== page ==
It's all about fairness... and cupidity, it would seem.

  • rts||

    Worst. Alliteration. Ever.

  • Hugh Akston||

    Don't listen to him Jacob. I thought your headline was excellent.

  • sloopyinca||

    It's like they think limo drivers are the 1% since they drive big, fancy cars. Nevermind that most "limos" in these services are no more than Towne Cars and Minivans that cost less than the Prius cabs all over that shithole of a city.

    "Portland, Oregon. You will never find a more wretched hive of scum and protectionism. We should be cautious."

  • Auric Demonocles||

    You don't want the Town Cars to take all of the best fares, which are to the airport, and not leave any for the taxi industry. That's why there's a minimum fare and a one-hour wait requirement.

    Don't tell me what I want. Fuck off slaver.

  • ||

    Re. car services, while I haven't used it yet, it just seems very top-hat-and-monocle worthy: private car service on demand.

  • ||

    Our practice utilizes a similar service, since limos are a bit impractical. Very monocle and top hat worthy. Very economical too, since pricing is all-inclusive.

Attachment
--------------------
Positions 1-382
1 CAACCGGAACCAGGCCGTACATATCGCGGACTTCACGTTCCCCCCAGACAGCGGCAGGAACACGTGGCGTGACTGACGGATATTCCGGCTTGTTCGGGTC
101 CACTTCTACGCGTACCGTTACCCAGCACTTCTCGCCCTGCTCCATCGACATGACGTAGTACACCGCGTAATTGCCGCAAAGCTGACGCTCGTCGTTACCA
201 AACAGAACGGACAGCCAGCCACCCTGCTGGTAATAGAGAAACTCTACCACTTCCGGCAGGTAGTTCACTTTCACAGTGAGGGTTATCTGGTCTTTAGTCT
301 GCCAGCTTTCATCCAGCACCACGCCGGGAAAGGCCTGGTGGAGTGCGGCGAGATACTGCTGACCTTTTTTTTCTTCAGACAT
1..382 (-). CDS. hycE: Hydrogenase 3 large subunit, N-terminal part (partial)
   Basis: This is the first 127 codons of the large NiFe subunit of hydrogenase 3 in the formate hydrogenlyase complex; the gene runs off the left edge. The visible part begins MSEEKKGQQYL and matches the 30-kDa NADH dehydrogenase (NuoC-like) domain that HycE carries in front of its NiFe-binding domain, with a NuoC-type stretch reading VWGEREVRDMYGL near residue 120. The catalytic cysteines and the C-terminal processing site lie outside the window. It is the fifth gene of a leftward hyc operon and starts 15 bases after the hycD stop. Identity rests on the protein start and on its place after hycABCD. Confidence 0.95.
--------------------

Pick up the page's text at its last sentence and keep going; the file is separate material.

I will miss that little perk.

  • ||

    limos are a bit impractical

    And a bit ostentatious, bordering on tacky. Much better to be sleek, discreet, slip into the black car and zoom away. I like.

  • ||

    And a bit ostentatious, bordering on tacky.

    Very, IMO. Whenever I see those super stretch limos and novelty limos, I immediately think of a bunch of drunken high schoolers going to prom or some overly self-important dick head with phallus envy.

    Tasteful discretion in elegant comfort is its own reward.

  • CE||

    I like the stretch pickup truck limos, and the stretch Hummer limos. Now THOSE are tacky.

  • Marty Feldman's Eyes||

    I would also like to see I.J. take aim at Oregon's absurd masseuse licensing scheme.

  • Death Rock and Skull||

    "Portland, Oregon, enacted regulations"

    Federalism works fine!

  • CE||